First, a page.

Cheri A. Gardner
|Cheri A. Gardner|
|Birmingham City School Board, District 6|
|Elections and appointments|
|Last election||October 8, 2013|
|First elected||October 8, 2013|
|Profession||Funeral Home Director|
Cheri A. Gardner was a candidate for the District 6 seat on the Birmingham City School Board in the August 27, 2013 election. She came in first place in the August 27, 2013 election, advancing to a runoff with Gwendolyn Thomas Bell. She defeated Gwendolyn Thomas Bell in the October 8, 2013 runoff election.
Gardner resides in Birmingham, Alabama. She is a funeral director currently employed by Smith and Gaston Funeral Home. Prior to running for the school board, Gardner had applied to fill the vacant Ward 6 seat on the Birmingham City Council.
Gardner sought to win election to the seat held by incumbent board member W. J. Maye Jr. who did not seek re-election. In addition to Gardner, four other candidates sought the same seat: Lavon Beard, Gwendolyn Thomas Bell, Ervin Philemon Hill Sr. and Joy A. Smith. The general election was held on Tuesday, August 27, 2013. Gardner received a plurality of votes cast. Because she did not receive a majority of votes, she proceeded to a runoff election with second place finisher Gwendolyn Thomas Bell.
|Birmingham City Schools, District 6 General Election, 4-year term, 2013|
|Nonpartisan||Cheri A. Gardner||35.2%||1,231|
|Nonpartisan||Gwendolyn Thomas Bell||25.7%||898|
|Nonpartisan||Ervin Philemon Hill Sr.||12.9%||450|
|Nonpartisan||Joy A. Smith||9.2%||320|
|Source: Birmingham Office of the City Clerk, "City Election - August 27, 2013," accessed August 28, 2013 These results are unofficial and not certified. They will be updated once certified results are available.|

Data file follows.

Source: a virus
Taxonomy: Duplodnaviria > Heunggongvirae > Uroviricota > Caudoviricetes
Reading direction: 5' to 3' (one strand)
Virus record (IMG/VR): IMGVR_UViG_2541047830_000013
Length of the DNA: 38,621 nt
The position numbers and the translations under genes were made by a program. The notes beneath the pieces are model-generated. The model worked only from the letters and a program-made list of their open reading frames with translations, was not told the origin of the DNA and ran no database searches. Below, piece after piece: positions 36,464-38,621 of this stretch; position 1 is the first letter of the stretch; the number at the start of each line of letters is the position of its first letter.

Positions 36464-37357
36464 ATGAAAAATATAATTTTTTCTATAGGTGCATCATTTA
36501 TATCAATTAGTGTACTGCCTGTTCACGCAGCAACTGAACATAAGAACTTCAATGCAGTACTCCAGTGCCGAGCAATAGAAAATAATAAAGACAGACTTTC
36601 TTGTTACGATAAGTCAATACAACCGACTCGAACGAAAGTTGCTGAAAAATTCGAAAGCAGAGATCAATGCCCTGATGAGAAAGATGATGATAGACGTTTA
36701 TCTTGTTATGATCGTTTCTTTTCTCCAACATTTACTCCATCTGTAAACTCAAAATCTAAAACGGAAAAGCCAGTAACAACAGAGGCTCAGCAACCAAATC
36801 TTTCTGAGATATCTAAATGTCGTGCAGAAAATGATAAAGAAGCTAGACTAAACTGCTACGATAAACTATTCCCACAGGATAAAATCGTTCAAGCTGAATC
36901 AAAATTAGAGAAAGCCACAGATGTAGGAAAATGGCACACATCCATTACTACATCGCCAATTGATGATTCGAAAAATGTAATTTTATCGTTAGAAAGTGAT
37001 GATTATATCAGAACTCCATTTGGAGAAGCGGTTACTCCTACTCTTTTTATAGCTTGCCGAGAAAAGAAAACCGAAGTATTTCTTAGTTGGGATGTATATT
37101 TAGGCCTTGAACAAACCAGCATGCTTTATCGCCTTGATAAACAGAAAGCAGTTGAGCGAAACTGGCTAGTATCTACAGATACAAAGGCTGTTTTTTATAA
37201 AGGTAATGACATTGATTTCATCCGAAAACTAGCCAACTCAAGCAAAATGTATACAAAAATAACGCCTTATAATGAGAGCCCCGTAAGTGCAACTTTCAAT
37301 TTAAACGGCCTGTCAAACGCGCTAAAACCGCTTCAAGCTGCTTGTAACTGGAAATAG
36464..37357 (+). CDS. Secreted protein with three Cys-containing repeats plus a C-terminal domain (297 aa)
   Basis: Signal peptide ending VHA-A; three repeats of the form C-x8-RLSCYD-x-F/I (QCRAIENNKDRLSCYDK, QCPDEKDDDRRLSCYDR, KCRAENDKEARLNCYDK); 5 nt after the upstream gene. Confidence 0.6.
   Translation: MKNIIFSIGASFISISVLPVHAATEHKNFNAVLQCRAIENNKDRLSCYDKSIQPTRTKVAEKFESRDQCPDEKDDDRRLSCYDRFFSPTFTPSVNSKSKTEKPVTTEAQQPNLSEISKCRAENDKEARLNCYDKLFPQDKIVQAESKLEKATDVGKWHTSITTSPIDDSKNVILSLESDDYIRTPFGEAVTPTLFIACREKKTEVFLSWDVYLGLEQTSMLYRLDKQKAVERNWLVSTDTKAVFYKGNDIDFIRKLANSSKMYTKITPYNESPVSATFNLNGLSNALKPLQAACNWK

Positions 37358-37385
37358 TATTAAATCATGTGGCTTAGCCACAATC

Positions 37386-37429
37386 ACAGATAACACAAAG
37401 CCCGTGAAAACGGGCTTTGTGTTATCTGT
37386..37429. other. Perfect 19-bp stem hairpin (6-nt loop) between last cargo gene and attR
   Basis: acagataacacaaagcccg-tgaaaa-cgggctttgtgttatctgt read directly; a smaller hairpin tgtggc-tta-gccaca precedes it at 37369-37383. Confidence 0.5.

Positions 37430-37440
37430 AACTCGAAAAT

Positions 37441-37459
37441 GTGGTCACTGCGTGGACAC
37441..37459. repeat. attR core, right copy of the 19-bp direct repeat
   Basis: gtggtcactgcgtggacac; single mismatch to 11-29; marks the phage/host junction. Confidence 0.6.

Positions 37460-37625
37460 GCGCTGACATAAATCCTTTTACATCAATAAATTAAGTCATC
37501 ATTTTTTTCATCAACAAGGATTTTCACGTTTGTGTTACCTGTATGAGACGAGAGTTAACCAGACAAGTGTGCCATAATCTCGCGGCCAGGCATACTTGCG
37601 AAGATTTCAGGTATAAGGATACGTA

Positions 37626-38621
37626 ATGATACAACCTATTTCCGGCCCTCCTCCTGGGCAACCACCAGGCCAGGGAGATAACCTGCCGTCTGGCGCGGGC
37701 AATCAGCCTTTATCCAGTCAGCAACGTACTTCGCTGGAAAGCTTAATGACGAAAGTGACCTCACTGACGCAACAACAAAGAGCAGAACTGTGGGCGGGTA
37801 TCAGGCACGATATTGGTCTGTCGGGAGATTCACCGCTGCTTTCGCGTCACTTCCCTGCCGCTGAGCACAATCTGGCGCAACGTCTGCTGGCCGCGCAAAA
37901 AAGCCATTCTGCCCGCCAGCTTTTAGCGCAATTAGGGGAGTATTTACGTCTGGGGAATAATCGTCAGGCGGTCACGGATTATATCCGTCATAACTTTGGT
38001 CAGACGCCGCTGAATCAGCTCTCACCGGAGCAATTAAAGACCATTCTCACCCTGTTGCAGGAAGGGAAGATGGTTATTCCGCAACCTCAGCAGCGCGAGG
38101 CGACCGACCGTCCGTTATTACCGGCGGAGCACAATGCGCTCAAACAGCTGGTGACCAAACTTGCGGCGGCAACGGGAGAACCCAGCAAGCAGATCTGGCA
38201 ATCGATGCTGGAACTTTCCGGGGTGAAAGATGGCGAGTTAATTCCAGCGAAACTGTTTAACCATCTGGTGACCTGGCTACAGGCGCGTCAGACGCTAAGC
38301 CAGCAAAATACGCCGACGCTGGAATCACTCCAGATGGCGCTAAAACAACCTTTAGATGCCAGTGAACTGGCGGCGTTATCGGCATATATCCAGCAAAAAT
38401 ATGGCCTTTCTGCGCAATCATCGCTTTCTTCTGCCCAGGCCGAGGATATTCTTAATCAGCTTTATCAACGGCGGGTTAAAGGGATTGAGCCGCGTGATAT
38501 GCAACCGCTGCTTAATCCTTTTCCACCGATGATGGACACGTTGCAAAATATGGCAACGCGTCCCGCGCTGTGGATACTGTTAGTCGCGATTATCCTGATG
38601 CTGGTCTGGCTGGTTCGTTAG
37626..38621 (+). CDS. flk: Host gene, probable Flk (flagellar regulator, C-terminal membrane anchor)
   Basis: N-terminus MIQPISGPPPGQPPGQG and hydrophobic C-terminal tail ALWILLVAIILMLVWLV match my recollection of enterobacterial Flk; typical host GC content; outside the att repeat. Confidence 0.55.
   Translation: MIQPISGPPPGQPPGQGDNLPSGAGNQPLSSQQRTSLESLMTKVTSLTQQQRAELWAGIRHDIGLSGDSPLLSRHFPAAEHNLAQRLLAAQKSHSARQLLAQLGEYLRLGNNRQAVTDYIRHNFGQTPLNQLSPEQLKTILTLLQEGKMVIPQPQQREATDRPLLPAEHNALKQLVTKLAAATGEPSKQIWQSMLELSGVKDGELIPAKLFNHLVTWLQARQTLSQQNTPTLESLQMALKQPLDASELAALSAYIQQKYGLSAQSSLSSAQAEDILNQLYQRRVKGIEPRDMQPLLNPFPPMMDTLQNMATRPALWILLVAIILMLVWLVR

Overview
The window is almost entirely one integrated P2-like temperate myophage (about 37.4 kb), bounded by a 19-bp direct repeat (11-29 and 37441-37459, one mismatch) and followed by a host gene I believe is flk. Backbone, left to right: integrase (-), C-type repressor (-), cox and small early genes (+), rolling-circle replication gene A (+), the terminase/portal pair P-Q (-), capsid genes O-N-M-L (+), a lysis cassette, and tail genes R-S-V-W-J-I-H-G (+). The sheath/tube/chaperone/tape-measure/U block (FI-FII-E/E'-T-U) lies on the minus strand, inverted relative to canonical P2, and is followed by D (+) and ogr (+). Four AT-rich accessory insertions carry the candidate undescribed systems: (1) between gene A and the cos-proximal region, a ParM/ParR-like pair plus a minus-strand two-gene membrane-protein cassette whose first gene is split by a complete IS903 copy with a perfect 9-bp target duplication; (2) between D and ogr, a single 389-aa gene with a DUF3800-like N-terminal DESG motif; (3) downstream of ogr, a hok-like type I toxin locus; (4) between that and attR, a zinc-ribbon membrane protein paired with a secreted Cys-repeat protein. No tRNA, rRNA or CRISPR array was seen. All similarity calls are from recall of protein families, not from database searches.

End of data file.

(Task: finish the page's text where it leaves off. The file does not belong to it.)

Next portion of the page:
|Birmingham City Schools, District 6 Runoff Election, 4-year term, 2013|
|Source: MyFoxAL.com, "Birmingham Election Run Off Results," accessed October 9, 2013 These results are unofficial and not certified. They will be updated once certified results are available.|
2013 Birmingham City Council vacancy
Gardner recently applied to fill the District 6 vacancy on Birmingham City Council caused by the resignation of now-Judge Carole C. Smitherman. She is one of eight finalists for the seat—vacant since January—that remains unfilled after Council deadlocked on two candidates.
What was at stake?
Gang of Five
Three members of the controversial "Gang of Five" coalition of board members that attempted to oust Superintendent Witherspoon were on the ballot. All three were defeated. These members were Emanuel B. Ford, Virginia S. Volker and Tyrone H. Belcher, Sr., who all ran contested races. Ford and Volker are also plaintiffs in a lawsuit that seeks an injunction against the Alabama State Board of Education, Ed Richardson, and State Superintendent Tommy Bice. The suit alleges that the majority Caucasian State Board of Education overruled decisions made by the majority African American Birmingham City Schools Board of Education. According to the Voting Rights Act, changes to Alabama elections must be pre-approved by a federal judge. A decision in this lawsuit is still pending.
Student enrollment has dropped from 35,000 in 2000 to less than 25,000 in 2013.